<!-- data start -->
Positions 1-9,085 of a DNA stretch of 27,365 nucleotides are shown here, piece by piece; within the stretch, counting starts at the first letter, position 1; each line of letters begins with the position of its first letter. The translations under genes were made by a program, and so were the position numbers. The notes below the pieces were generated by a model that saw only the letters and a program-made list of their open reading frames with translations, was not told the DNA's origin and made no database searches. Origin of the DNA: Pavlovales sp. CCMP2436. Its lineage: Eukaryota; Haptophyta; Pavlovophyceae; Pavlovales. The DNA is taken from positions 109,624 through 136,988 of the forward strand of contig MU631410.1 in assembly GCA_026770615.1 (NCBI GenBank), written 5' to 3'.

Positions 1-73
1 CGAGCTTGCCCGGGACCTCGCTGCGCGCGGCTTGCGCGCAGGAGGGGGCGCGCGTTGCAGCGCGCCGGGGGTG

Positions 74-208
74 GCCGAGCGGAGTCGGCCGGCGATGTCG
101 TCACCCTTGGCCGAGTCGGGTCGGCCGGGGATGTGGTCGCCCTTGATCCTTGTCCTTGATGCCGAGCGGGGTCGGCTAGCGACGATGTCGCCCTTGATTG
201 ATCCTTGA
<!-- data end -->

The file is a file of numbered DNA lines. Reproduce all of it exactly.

Positions 1-9,085 of a DNA stretch of 27,365 nucleotides are shown here, piece by piece; within the stretch, counting starts at the first letter, position 1; each line of letters begins with the position of its first letter. The translations under genes were made by a program, and so were the position numbers. The notes below the pieces were generated by a model that saw only the letters and a program-made list of their open reading frames with translations, was not told the DNA's origin and made no database searches. Origin of the DNA: Pavlovales sp. CCMP2436. Its lineage: Eukaryota; Haptophyta; Pavlovophyceae; Pavlovales. The DNA is taken from positions 109,624 through 136,988 of the forward strand of contig MU631410.1 in assembly GCA_026770615.1 (NCBI GenBank), written 5' to 3'.

Positions 1-73
1 CGAGCTTGCCCGGGACCTCGCTGCGCGCGGCTTGCGCGCAGGAGGGGGCGCGCGTTGCAGCGCGCCGGGGGTG

Positions 74-208
74 GCCGAGCGGAGTCGGCCGGCGATGTCG
101 TCACCCTTGGCCGAGTCGGGTCGGCCGGGGATGTGGTCGCCCTTGATCCTTGTCCTTGATGCCGAGCGGGGTCGGCTAGCGACGATGTCGCCCTTGATTG
201 ATCCTTGA